Did any stocks gain during the COVID-19 pandemic?
Financial markets continue to react to fears that the fast-spreading COVID-19 could produce a global economic shock. The reactions have so far caused stock sell-offs in markets across the world. But some stocks have seen gains during this season. These are stocks of companies that are somehow correlated with coronavirus, technology companies and healthcare companies’ stocks. We profiled some of these stocks.
Zoom Video Communications Inc.: The popular video conferencing company which went public last year is listed on the NASDAQ (as ZM) and has seen a rise in share price with more downloads and engagements as people start working from home. According to Market Watch, Zoom Video shares climbed 6.2% on Thursday last week, putting the videoconferencing company on pace for an 11.6% weekly gain and a 67% return in the year to date. Before its IPO last year, the company had a $1 billion valuation. Since the start of the coronavirus outbreak, Zoom has seen its market value increase exponentially, reaching $42 billion (£34.2 billion) by 31 March. Between the beginning of February, when the virus was only beginning to go global, and 23 March, Zoom’s share price more than doubled from $76.30 to a peak of $159.56 (Source).
Zoom currently enjoys one of the largest market shares within video conferencing technology stocks, and as the trend towards remote working gains pace, it’s worth considering its longer-term future growth prospects. For instance, there is little sign of the remote working arrangements necessitated by COVID-19 being eased any time soon. (Note: there has been a confusion between Zoom Video Communications Inc. – highlighted here – and Zoom Technologies (ZOOM)). We refer to Zoom Video Communications. Zoom Technologies has been out of business for years, and the Securities and Exchange Commission (SEC) has temporarily suspended trading in Zoom Technologies due to the confusion).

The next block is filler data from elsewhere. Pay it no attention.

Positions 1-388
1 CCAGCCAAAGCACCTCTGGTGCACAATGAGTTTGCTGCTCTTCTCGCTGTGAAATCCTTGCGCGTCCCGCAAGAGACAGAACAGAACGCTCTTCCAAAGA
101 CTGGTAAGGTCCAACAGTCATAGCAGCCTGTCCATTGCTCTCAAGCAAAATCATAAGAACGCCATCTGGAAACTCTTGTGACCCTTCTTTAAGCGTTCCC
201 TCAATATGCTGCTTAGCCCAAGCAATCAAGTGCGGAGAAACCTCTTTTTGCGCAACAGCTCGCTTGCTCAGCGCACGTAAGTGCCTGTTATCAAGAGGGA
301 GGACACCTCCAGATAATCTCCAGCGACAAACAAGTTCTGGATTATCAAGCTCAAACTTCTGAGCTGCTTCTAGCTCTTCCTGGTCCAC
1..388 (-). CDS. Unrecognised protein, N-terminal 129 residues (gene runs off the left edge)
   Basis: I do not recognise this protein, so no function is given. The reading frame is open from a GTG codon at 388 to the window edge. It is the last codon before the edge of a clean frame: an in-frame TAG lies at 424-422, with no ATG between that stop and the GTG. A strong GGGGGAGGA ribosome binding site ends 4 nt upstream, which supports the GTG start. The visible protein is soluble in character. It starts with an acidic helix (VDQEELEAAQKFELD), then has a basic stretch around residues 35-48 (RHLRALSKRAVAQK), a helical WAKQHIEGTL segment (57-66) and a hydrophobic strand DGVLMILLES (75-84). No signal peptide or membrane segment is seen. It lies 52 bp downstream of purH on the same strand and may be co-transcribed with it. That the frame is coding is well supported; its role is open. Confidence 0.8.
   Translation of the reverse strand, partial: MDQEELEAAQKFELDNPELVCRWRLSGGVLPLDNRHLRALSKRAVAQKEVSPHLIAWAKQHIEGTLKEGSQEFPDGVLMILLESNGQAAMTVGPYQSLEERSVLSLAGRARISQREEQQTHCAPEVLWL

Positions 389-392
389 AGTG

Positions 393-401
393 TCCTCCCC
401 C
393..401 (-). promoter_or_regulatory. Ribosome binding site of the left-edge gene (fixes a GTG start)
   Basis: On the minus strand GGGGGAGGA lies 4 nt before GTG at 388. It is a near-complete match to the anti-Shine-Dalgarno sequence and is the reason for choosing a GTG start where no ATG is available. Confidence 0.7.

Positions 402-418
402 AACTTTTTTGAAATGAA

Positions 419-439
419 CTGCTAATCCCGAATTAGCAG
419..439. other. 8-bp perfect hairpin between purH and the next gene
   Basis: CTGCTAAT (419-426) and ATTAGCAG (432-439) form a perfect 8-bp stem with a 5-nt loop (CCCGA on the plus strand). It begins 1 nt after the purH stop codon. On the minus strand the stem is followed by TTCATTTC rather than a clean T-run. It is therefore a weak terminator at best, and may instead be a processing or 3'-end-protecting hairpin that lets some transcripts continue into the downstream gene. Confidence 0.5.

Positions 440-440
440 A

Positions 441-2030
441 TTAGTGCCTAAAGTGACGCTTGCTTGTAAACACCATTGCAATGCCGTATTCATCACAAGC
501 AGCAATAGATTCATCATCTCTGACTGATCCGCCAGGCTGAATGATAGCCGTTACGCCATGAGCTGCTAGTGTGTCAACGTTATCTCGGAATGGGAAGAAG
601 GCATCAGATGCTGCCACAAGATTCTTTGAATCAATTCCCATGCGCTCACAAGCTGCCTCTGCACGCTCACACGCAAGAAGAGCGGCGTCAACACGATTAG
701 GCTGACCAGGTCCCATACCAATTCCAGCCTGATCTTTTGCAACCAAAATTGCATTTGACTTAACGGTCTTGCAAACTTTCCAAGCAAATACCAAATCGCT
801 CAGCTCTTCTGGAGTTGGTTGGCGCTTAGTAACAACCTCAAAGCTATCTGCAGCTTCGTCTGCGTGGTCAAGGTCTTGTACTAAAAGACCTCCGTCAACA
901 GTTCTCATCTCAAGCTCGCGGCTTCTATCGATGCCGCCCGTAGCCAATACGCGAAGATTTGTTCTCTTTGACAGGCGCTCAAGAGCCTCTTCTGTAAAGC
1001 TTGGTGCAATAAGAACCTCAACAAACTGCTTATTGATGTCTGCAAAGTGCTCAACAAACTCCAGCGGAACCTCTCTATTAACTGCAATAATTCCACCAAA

Slack. is another popular collaboration software company that could thrive as more people work from home. While the company has failed recently – its shares plunged after it posted its fourth-quarter results in March - it’s still a favourite for many businesses who use it as an office collaboration platform.
Slack’s latest fourth-quarter results show that the company experienced growth in all the right places. The total number of paid customers rose 25% annually to 110,000. Of those customers, 893 spent more than $100,000 annually, up 55% from 645 last year, and those larger customers accounted for 47% of its fourth-quarter revenue - up from 41% a year earlier. On the other hand, revenue rose 49% annually to $181.9 million, beating estimates by nearly $8 million but marking its slowest growth rate since its public debut last June, according to an analysis of the company by The Motley Fool.
The company recently announced a $600 million debt offering due in 2025, convertible into cash, stock, or a combination of both depending on the holder’s preference. Slack still has room to grow and investors can consider this stock after examining its books, and future prospects. Here is a good place to start.
Several stocks for companies focused on diagnosing, treating, and preventing the coronavirus disease COVID-19 have also seen their stocks soar.
Vir Biotechnology operates as a clinical-stage immunology company. The Company develops and commercializes therapeutics and medicines for the treatments and preventions for viral and bacterial diseases. The stock rose 18% on Monday mid-day trading after it announced a partnership with GlaxoSmithKline to research and develop solutions for coronaviruses, including COVID-19. As part of the collaboration, GlaxoSmithKline will make a $250 million investment in Vir while the team said promising antibody candidates for the COVID-19 will be accelerated into Phase II trials within the next three to five months.
Other health-related companies to monitor include GenMark Diagnostics, Alpha Pro Tech and BioCryst Pharmaceuticals which have seen their share prices rise at some point due to their engagement in the diagnosis, testing, and treatment of COVID-19.
As with work-from-home technology stocks highlighted above, there is no question that the coronavirus will boost the demand for products from some healthcare companies such as those mentioned above. Already we are seeing a surge in demand for products developed by these companies – test kits, diagnosis kits, and masks among others – which remain in short supply.
There is heightened investor attention on some of these companies, for example, Alpha Pro Tech, which has ramped up production of its face masks that protect against viral infection. However, due to limited data on these stocks, we can’t tell for sure whether the gains from these stocks are fully warranted and their longer-term sustainability of these companies.
The shrewd thing to do with healthcare stocks is to focus on their overall business prospects instead of only on their potential related to the coronavirus.